DON’T: Expect a consumer-facing survey to provide robust feedback on technical features or value prop
Unlike industry professionals, consumers often do not know enough or care enough to give you reliable feedback about your product’s technical specifications. In many cases, the features you’re offering simply don’t explicitly factor into their decision-making; in other instances, they may misinterpret product characteristics out of context, leading them to misrepresent their true preferences. This doesn’t mean there’s no value in the product – just that the end user might not be the right one to ask.
Surveys are powerful but not perfect, and their results can lead the best of us astray.
For example, Newry recently attempted to quantify the value of various properties of automotive replacement windshields through a consumer survey. However, because consumers typically don’t buy replacement windshields directly (insurance covers most or all of the cost), they have poorly defined and inconsistent perspectives on specific properties like optical clarity. Pivoting to assess respondent preferences more generally helped us triangulate how our client’s technology improvement might be perceived, but getting to specific pricing data required in-depth value chain interviews.
In a separate effort to define the value prop for a client’s material in smartphones, we surveyed consumers and found that they expressed overwhelming opposition to the client’s material – in some cases claiming that they were willing to pay over $100 for a different option! However, further analysis revealed that in the context of making an actual purchase, consumers paid little or no attention to the component our client would be providing. Furthermore, the people responsible for buying the client’s material – the lead designers at major OEMs – absolutely loved the look and feel of it, and fully intended to continue incorporating it into their phones.
DO: Leverage survey data to strengthen your approach to customer engagement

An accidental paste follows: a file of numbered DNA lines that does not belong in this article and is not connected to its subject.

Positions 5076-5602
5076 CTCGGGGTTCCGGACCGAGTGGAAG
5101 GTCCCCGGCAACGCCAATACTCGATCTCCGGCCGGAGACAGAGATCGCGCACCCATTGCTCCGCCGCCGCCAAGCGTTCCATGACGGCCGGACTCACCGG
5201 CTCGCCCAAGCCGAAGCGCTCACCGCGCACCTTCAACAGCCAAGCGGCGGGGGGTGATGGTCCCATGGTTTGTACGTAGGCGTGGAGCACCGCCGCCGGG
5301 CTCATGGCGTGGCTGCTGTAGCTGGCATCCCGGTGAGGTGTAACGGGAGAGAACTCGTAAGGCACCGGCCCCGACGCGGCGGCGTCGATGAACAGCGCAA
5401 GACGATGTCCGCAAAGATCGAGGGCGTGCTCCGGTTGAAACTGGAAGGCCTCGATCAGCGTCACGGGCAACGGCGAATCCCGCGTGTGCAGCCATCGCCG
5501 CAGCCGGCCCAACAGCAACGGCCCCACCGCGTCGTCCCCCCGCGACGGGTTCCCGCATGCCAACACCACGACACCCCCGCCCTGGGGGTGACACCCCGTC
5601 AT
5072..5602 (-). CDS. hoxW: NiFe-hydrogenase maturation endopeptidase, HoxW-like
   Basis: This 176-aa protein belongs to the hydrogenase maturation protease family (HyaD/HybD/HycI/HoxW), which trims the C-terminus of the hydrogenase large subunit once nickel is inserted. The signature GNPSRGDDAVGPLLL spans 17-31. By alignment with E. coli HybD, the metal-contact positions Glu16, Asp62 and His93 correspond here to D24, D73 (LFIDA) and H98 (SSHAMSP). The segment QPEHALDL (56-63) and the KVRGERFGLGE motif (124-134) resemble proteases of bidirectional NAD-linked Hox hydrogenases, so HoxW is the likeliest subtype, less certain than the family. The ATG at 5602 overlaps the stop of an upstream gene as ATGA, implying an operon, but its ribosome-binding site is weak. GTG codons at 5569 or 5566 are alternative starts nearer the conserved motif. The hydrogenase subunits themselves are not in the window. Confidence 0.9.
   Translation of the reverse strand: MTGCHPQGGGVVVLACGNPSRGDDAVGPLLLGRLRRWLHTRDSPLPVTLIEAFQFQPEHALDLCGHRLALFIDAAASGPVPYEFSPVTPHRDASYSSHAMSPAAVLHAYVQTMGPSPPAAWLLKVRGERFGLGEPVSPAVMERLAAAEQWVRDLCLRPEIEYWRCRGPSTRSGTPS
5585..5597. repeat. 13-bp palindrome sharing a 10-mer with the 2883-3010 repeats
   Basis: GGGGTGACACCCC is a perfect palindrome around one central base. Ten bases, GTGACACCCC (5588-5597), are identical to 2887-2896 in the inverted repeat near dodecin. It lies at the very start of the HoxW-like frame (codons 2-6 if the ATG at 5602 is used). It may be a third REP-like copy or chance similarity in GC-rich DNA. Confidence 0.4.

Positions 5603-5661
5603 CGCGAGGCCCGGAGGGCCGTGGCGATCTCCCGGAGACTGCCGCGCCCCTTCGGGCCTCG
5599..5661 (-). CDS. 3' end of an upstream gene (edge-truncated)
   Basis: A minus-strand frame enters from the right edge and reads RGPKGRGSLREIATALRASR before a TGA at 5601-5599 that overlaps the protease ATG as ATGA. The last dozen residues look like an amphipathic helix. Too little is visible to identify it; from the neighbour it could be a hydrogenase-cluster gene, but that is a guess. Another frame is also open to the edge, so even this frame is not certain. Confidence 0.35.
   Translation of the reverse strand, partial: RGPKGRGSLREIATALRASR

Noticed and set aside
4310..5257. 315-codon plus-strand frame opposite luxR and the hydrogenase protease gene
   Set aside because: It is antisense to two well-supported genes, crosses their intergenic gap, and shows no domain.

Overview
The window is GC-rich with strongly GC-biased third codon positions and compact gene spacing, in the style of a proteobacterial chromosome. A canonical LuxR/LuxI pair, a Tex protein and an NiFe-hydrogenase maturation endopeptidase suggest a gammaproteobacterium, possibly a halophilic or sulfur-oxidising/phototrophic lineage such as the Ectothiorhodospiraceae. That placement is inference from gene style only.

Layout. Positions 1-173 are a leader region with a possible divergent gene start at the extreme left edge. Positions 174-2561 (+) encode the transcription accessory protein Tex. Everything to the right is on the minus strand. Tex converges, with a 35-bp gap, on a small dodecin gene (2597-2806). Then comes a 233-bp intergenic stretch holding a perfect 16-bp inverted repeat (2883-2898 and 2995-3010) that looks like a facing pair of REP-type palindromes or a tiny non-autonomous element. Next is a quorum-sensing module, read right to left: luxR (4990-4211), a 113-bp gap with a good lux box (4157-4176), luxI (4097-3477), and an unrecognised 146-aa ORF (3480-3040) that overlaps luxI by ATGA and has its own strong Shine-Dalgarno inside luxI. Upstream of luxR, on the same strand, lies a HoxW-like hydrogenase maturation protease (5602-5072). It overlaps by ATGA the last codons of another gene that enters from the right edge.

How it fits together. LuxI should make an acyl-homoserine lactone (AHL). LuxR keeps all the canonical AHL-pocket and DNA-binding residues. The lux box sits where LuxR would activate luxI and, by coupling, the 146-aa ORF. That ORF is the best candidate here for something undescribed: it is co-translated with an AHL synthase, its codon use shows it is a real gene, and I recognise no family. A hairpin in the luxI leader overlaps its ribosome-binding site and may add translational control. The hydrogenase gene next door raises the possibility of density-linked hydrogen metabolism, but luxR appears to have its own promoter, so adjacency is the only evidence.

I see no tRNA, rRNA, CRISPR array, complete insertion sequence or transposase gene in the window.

While the consumer point of view is unlikely to be useful in shaping a detailed technical value prop, it can be very valuable in other contexts, like customer negotiations. B2B companies often struggle to access end users or predict their desires, and getting customers to open up about which consumer problems they are trying to solve is a challenge. By using consumer surveys to cut out the middle man, B2B companies can gather data that they may later use as leverage. For instance, the results of a survey we conducted on an antimicrobial paint additive – which indicated very strong consumer interest and willingness to pay – helped our client establish a stronger price position with their primary customer.
We are strong believers that innovation and product development should be driven by unmet needs in the market, and surveys are a powerful tool for eliciting information about interests, desires, and requirements for customers and consumers alike. However, survey data should never form the sole basis for high-level decision-making; rather, it should be treated as an educated hypothesis that can then be tested using other methods, such as primary research across the value chain. As a standalone form of analysis, the survey has many pitfalls; as one tool among many, on the other hand, it can deeply enrich your outcomes.